Buying a Home: In the current seller’s market, buying a home can be like playing a chess match. You need to know the rules and be strategic. It can seem more like winning than purchasing a home right now. If you find a home you want to buy, chances are you won’t be the only one making an offer. It is a seller’s market everywhere in the country right now and D.C. is no different. Be sure you know what you qualify for and what you can afford.
Conclusion: The NAR and the Mortgage Bankers Association both project prices of existing homes to increase 5.9% in 2021. This may mean buyers will have to be more flexible than in the past. For example, making an offer contingent upon the sale of a current home may be harder than before. It’s also possible you will pay more than the list price. The D.C. real estate market is on fire and many homes are off the market within 24 hours of listing. For sellers, if you have been thinking of selling your home there is no better time than the present.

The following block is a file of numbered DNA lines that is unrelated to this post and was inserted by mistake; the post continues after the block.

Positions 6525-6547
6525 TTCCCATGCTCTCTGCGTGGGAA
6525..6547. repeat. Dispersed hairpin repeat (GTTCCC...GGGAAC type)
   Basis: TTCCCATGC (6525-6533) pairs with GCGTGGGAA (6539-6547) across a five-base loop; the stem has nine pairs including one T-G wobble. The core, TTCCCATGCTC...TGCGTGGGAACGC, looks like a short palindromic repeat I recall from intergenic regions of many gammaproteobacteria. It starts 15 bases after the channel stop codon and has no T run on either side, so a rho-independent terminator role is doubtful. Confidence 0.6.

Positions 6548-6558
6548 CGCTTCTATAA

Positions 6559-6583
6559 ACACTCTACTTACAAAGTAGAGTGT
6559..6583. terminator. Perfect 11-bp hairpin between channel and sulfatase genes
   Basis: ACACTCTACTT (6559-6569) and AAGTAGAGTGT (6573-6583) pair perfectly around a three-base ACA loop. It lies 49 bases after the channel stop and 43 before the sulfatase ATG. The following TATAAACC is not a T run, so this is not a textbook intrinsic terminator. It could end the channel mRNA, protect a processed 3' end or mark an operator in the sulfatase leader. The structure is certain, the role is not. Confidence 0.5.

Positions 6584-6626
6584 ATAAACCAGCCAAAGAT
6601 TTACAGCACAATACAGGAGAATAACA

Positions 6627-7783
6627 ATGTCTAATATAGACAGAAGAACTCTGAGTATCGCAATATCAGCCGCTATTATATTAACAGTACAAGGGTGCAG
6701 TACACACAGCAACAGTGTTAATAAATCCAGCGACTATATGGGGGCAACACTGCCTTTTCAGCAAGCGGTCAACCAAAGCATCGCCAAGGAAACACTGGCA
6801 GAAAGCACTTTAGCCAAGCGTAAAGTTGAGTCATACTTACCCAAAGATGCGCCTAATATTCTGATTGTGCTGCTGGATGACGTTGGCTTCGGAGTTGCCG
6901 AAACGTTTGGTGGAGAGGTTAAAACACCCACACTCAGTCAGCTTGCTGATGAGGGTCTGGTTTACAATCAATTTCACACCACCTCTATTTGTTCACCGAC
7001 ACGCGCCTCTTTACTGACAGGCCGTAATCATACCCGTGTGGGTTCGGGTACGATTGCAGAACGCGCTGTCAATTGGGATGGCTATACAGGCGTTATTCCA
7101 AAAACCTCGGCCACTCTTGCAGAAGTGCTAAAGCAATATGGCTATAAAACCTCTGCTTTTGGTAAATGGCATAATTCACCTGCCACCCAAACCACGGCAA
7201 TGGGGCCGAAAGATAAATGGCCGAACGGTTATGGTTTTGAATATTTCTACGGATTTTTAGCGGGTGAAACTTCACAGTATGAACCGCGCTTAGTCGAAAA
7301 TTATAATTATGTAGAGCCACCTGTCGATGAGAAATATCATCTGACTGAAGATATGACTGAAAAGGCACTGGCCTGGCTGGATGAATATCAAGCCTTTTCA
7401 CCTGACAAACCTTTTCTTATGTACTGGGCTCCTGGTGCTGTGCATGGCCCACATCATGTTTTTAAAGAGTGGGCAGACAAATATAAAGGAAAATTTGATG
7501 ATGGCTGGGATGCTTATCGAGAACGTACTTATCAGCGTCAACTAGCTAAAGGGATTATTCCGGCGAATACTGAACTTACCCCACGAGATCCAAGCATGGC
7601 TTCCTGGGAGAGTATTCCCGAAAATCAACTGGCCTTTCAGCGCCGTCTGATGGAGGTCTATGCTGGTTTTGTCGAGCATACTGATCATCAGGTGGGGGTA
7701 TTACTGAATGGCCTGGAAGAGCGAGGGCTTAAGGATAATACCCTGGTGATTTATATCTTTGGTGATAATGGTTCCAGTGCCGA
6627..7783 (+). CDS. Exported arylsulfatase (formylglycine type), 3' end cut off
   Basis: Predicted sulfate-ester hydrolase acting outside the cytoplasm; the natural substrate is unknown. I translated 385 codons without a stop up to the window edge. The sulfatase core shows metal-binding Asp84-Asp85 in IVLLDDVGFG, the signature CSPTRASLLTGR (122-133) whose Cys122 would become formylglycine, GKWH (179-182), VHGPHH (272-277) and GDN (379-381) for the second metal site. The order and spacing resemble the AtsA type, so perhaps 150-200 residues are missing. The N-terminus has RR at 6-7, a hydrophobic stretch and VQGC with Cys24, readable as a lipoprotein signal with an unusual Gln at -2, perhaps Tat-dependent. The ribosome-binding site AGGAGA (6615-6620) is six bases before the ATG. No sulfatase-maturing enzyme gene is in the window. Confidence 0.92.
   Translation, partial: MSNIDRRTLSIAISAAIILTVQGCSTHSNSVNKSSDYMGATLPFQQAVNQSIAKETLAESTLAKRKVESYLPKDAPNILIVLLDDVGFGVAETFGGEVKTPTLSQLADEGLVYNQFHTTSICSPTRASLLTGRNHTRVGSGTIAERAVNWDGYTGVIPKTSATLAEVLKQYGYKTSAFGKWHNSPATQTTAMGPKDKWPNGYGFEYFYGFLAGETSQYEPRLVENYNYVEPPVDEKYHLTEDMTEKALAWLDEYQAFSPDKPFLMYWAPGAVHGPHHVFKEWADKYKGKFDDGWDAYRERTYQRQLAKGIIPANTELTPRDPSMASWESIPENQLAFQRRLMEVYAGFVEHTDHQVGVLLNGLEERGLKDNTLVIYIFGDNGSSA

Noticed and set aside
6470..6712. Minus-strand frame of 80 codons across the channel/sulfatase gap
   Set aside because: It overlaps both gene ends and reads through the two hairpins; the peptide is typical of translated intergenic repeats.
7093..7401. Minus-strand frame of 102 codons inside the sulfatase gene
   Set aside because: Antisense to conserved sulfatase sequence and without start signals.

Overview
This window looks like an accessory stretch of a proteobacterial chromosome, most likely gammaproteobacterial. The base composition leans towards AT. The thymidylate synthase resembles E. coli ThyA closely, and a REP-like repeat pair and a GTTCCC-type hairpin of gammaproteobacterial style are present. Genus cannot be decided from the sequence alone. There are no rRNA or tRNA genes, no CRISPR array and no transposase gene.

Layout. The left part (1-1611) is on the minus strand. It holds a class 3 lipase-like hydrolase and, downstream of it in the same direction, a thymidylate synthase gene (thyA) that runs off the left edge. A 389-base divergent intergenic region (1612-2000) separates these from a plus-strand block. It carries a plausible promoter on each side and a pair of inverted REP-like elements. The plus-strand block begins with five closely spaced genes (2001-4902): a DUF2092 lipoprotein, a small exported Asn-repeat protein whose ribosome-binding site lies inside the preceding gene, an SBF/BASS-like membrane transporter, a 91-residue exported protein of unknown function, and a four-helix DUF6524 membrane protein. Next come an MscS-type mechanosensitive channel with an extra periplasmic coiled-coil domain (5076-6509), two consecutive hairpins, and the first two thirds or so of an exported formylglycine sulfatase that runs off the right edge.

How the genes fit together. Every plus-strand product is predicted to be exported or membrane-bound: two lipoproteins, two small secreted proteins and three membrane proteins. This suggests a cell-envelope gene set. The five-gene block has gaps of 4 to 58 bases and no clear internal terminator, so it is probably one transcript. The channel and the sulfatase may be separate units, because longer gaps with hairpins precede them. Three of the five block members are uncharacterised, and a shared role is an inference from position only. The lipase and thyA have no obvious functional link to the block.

Khalil El-Ghoul is Principal Broker for Glass House Real Estate. Reach him at [email protected] or 571-235-4821. Glass House Real Estate is a modern, more affordable way to buy and sell a home in the D.C. Metro area. Learn more about what makes us different at glassshousere.com.
Still the hottest vehicles in dealer showrooms
Crossovers keep wending their way into our driveways—and our hearts. After overtaking sedans, station wagons and minivans as the hottest vehicles in dealer showrooms, crossovers are now taking aim at the most quintessential of American rides: the muscle car. With naughty looks and hepped-up engines, the two dynamite crossovers below are sure to blow your mind—and just maybe your budget.
DODGE DURANGO SRT HELLCAT
Mpg: 12 city/17 highway
0 to 60 mph: 3.5 seconds